On Tuesday I was doing something that only 10% of Twitter users do: scroll through and read the messages posted on the main feed. Since I’m following 216 accounts it is quite a messy feed, ranging from posts from people I actually care about to some stupid, unreasonable reposts, like “you will not believe what Justin Bieber posted on Facebook. To see it, click this link here”. Uh-huh, yeah, I’m not that stupid. There are two things I don’t care about in these situations: Justin Bieber and getting my laptop infected with every single computer virus there ever has been.
But it’s not all that bad. I find out some surprising facts and I found something quite shocking car-wise that I decided to do some research and find out more of this trait in car world. CAR PART SHARING.
The post that caused this interest was about McLaren F1. An engineering marvel. It still is the fastest naturally aspirated car in the world with 390 km/h (240 mph) in the record books and it is sort of a hypercar that you wouldn’t be expecting to see a cocky rapper or a pretending genius, teeth-whitened producer behind the wheel. No. These cars are owned by true professionals like Jay Leno, Eric Clapton, Michael Schumacher, Elon Musk and Rowan Atkinson (who occasionally kept crashing and restoring his F1). The car had a price tag of $1m and, because only 106 were produced, this price won’t be decreasing for sure. So you expect this car to be made out of exotic materials and genuine parts created for the car. But you’d be wrong, because there was a set of parts on the car that you would be least expecting to be shared with some other car. I am talking about the rear lights.
Now an ordinary human being would just say “no big deal”. But then you have to see what other car (or I’d rather say “motor vehicle”) shares them. Surprise, surprise, it’s a DAF bus.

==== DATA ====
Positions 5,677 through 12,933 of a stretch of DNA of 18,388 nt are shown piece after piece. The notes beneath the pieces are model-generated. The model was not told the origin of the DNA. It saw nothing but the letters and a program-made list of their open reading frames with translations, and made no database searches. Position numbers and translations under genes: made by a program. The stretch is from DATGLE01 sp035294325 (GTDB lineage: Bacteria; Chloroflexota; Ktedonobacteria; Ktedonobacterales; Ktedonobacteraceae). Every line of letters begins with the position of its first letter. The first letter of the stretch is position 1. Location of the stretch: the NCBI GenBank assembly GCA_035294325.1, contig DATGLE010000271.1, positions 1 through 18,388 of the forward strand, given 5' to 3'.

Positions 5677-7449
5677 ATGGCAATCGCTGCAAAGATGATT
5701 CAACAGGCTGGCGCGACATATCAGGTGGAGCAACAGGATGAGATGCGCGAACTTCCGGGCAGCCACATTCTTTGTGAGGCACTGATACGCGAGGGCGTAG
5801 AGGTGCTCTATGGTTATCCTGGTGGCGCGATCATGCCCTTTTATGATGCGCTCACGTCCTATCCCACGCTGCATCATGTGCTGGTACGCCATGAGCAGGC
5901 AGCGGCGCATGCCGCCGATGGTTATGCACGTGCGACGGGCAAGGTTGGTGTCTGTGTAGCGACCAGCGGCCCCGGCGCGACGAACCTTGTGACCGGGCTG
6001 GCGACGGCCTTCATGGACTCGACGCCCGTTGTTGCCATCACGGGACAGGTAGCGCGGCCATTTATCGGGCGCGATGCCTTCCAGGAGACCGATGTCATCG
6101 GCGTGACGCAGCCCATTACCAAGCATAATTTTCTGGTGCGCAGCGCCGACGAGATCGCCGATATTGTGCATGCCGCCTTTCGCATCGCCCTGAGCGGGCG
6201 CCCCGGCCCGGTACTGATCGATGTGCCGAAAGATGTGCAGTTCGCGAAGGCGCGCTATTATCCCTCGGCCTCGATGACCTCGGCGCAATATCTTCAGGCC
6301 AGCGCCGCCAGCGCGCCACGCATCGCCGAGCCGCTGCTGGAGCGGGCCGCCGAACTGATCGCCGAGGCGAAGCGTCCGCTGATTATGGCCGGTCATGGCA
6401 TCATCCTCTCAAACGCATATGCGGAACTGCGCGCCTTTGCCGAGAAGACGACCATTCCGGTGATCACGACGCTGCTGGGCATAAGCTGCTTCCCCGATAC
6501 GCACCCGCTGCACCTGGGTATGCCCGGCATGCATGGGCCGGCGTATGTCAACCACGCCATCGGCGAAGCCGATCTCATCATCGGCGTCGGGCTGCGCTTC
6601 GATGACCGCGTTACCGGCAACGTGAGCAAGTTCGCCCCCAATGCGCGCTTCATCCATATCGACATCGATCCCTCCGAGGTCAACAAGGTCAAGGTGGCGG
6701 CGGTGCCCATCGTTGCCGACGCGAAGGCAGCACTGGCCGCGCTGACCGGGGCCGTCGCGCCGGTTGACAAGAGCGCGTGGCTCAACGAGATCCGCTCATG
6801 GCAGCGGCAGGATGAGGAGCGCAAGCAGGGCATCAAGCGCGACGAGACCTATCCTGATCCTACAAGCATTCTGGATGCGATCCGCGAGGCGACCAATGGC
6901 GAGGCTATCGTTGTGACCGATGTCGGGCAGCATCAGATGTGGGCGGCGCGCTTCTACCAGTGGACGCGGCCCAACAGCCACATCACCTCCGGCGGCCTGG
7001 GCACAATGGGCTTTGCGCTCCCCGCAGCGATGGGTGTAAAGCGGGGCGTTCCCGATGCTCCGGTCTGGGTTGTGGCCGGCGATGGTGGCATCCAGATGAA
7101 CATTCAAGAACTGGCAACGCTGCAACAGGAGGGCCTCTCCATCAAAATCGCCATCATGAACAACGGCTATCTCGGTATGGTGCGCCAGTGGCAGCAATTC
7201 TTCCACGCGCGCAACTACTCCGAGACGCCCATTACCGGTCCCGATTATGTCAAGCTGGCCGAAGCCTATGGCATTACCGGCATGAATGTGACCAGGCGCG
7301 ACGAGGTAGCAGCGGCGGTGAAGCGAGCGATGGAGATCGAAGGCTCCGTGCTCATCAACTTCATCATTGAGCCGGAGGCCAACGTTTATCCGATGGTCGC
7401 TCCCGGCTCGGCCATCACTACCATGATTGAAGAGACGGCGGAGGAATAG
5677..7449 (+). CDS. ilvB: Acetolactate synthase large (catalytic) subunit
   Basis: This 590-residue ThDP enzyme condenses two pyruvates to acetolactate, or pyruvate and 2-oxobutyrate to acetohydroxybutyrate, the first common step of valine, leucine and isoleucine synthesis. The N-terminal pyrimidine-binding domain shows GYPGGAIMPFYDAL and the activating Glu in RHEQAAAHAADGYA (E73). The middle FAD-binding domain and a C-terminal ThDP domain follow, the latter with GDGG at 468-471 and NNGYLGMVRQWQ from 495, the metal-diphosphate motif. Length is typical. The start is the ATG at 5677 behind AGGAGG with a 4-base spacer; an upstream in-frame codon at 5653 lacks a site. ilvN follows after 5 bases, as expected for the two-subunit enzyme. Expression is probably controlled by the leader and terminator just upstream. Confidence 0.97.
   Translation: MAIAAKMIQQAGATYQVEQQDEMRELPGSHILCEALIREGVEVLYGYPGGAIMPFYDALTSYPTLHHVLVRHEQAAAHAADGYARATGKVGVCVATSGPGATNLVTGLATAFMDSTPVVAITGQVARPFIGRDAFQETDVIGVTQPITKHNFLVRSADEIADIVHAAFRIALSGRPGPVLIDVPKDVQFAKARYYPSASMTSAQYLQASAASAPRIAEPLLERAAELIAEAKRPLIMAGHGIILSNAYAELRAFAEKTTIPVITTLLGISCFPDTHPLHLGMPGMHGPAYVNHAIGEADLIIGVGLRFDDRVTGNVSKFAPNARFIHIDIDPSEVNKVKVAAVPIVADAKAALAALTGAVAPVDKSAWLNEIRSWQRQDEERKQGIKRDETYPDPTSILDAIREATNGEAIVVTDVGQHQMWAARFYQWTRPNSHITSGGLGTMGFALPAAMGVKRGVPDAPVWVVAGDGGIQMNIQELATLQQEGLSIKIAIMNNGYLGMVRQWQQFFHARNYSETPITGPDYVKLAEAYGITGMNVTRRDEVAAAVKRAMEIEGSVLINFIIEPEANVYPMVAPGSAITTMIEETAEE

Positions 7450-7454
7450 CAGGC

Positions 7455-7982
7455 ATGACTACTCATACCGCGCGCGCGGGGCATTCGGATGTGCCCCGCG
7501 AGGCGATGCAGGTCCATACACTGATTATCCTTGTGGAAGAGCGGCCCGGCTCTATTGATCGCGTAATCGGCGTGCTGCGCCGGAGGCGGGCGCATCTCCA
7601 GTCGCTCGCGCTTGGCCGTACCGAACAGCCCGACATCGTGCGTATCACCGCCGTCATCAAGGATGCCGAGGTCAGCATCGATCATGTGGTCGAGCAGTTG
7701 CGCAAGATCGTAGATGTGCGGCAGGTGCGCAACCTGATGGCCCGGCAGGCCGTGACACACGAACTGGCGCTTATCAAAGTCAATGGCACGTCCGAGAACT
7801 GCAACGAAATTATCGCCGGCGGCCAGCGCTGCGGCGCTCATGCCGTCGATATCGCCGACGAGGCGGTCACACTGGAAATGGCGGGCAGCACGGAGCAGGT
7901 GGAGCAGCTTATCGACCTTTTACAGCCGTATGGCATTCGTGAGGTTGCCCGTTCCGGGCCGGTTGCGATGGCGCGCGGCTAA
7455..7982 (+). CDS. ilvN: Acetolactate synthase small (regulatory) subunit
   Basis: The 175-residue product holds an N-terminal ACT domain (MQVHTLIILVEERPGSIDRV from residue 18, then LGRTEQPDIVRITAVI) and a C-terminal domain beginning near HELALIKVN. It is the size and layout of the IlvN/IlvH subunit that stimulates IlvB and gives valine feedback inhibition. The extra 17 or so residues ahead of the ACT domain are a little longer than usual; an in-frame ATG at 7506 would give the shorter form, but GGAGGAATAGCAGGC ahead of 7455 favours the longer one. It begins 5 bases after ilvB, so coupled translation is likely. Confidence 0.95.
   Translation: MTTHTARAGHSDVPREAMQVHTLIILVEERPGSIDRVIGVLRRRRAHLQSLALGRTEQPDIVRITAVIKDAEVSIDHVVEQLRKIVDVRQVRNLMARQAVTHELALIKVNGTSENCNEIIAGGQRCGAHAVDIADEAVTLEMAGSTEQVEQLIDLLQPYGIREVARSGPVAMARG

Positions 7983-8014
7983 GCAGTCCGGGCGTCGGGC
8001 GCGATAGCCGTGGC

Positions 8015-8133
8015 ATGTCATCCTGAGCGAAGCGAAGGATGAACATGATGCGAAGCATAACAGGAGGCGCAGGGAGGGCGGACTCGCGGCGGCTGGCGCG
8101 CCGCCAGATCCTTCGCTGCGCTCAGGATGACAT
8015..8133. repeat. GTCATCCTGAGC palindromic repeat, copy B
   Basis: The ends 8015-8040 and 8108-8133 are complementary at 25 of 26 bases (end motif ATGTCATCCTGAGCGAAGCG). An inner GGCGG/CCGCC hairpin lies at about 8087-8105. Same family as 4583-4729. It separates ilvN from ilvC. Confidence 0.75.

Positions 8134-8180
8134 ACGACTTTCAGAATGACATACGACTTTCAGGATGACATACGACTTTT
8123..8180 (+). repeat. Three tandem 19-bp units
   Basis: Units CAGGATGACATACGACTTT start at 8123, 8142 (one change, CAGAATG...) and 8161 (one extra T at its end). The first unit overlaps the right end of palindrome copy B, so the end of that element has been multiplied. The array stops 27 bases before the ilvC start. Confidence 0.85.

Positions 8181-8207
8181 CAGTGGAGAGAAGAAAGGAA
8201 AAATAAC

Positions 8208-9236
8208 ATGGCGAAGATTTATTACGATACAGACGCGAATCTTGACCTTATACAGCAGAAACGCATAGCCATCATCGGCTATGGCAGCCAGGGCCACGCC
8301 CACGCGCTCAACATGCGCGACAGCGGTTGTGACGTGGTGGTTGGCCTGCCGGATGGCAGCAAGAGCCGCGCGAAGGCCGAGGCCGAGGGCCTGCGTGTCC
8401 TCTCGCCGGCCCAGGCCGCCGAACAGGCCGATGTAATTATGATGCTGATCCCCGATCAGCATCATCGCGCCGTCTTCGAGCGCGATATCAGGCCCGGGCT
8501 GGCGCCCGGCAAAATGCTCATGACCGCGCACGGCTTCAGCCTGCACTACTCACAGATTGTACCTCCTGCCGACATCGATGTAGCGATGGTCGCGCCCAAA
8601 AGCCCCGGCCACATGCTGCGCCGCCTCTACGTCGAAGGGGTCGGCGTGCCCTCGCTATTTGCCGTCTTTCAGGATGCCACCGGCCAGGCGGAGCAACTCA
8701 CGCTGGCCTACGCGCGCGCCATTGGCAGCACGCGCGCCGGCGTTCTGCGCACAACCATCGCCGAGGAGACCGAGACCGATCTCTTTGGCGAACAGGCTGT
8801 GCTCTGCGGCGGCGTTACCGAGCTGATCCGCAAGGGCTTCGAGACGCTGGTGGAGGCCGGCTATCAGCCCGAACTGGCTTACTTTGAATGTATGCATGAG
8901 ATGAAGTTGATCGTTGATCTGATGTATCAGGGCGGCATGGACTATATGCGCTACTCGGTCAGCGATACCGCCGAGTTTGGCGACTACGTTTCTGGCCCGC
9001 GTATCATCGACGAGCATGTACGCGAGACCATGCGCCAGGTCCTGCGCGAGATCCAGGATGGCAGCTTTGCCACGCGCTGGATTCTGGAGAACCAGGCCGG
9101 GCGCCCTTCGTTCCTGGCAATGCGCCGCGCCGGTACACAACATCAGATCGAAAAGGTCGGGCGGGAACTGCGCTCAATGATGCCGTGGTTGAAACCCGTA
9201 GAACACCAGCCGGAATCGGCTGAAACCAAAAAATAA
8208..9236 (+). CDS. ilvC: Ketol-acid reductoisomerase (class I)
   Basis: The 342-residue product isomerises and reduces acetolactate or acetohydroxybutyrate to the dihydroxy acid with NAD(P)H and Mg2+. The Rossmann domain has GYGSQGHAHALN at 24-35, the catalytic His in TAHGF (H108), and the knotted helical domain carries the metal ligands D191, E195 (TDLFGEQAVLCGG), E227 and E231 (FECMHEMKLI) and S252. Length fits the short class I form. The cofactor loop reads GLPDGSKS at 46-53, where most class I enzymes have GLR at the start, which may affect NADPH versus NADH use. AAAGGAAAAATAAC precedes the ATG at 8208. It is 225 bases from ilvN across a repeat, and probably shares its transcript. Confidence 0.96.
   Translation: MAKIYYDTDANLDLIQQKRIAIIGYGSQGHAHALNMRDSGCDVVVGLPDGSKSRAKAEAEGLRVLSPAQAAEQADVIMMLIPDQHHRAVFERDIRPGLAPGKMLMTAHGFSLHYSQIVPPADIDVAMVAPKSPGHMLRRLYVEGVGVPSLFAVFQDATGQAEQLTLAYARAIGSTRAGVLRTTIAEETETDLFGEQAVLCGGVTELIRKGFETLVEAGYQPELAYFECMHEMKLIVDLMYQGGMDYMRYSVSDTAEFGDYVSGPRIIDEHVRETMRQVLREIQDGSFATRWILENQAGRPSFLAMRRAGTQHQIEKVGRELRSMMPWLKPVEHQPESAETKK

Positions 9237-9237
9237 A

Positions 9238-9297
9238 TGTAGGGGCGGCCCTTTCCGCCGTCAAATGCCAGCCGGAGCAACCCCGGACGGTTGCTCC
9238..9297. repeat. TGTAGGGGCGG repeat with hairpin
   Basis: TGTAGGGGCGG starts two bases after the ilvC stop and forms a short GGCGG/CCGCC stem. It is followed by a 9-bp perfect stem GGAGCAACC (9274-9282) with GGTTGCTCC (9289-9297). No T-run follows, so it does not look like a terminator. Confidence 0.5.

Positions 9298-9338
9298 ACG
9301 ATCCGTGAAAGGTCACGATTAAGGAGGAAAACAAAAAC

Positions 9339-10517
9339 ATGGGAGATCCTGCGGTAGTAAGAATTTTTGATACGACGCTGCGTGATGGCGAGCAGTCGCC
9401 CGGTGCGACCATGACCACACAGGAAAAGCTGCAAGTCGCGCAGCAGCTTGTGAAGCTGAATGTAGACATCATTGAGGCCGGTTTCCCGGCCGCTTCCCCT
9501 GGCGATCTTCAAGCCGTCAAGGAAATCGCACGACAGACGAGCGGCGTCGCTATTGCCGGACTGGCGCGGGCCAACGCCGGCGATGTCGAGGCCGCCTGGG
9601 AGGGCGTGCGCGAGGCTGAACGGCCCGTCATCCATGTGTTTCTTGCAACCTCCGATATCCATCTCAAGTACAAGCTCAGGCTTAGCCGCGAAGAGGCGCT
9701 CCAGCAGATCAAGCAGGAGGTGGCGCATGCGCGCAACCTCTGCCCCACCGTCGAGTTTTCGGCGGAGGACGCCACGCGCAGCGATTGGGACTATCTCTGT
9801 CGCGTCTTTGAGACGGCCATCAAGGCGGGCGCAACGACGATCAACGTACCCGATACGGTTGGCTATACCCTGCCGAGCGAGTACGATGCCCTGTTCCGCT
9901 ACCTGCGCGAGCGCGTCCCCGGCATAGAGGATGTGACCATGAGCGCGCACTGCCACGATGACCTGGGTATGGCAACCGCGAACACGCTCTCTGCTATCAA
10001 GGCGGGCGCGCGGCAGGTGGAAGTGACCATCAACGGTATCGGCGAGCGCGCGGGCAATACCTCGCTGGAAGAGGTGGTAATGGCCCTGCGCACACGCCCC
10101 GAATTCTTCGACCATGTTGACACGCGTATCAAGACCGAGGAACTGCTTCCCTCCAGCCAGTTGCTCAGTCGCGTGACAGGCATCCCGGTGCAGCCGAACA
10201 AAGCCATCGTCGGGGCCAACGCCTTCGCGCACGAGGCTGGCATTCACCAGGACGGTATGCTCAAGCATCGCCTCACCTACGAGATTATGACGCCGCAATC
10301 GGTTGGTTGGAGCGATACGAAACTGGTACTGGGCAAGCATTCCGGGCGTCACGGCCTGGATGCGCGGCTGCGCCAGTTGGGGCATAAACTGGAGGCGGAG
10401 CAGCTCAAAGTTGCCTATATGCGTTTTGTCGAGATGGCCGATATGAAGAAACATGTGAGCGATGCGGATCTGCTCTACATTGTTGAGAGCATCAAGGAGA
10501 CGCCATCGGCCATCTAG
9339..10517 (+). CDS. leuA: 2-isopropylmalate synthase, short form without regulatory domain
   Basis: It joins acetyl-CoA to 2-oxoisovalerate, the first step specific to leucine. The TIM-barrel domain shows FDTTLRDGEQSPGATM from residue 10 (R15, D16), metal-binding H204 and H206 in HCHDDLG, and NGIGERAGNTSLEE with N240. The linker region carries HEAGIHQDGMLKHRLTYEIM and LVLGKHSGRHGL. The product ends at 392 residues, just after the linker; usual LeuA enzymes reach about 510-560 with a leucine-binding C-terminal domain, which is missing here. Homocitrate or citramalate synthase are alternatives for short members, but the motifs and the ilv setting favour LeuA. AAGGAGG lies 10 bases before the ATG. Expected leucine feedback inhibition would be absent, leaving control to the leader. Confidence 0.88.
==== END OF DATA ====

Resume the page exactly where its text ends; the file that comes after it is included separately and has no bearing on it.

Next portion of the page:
If the car DAF would’ve shared its parts with would’ve been a Ford or a Hyundai, I wouldn’t be surprised, but cost cutting on a million dollar supercar seems unjustified. It’s not like the company was short of cash. With McLaren having four consecutive F1 championship titles before the car was released in 1992 it’s not like they were short of cash. Or maybe they rushed it. That’s the only explenation I could think of – them rushing to finish the car in time before potential buyers turn away. Luckily McLaren aren’t the same anymore, having all their cars and technology designed “in the house” as they say in the car world.
But McLaren ain’t the only ones who fell into the misery of car part sharing. Here are a couple of other cars with some cheap parts and the cars these parts originated from.
ASTON MARTIN DB7 REAR LIGHT MODULES – 1989 MAZDA 323F
I now understand why in 1990s James Bond didn’t drive the Aston. Because as you can see, cost cutting in the company was pretty horrible. The rear lights out of a economy car? It’s the only design element of that car I didn’t really like. Aston wasn’t all that great on the inside either, having a gearstick so close to the stereo that you couldn’t really change your cassette (or CD if you were tech-savy in those days) unless you had your car in a low gear if it was an auto box or if it was in 2nd, 4th or 6th. The switchgear and the console itself was very Fordish (which is no coincidence, as Aston was owned by Ford from 1987 to 2007. Ford also had a small share of Mazda as well, which explains the light sharing). It’s a shame, because it’s an Aston Martin.
ASTON MARTIN VIRAGE FRONT AND REAR LIGHTS – AUDI 200 and VW SCIROCCO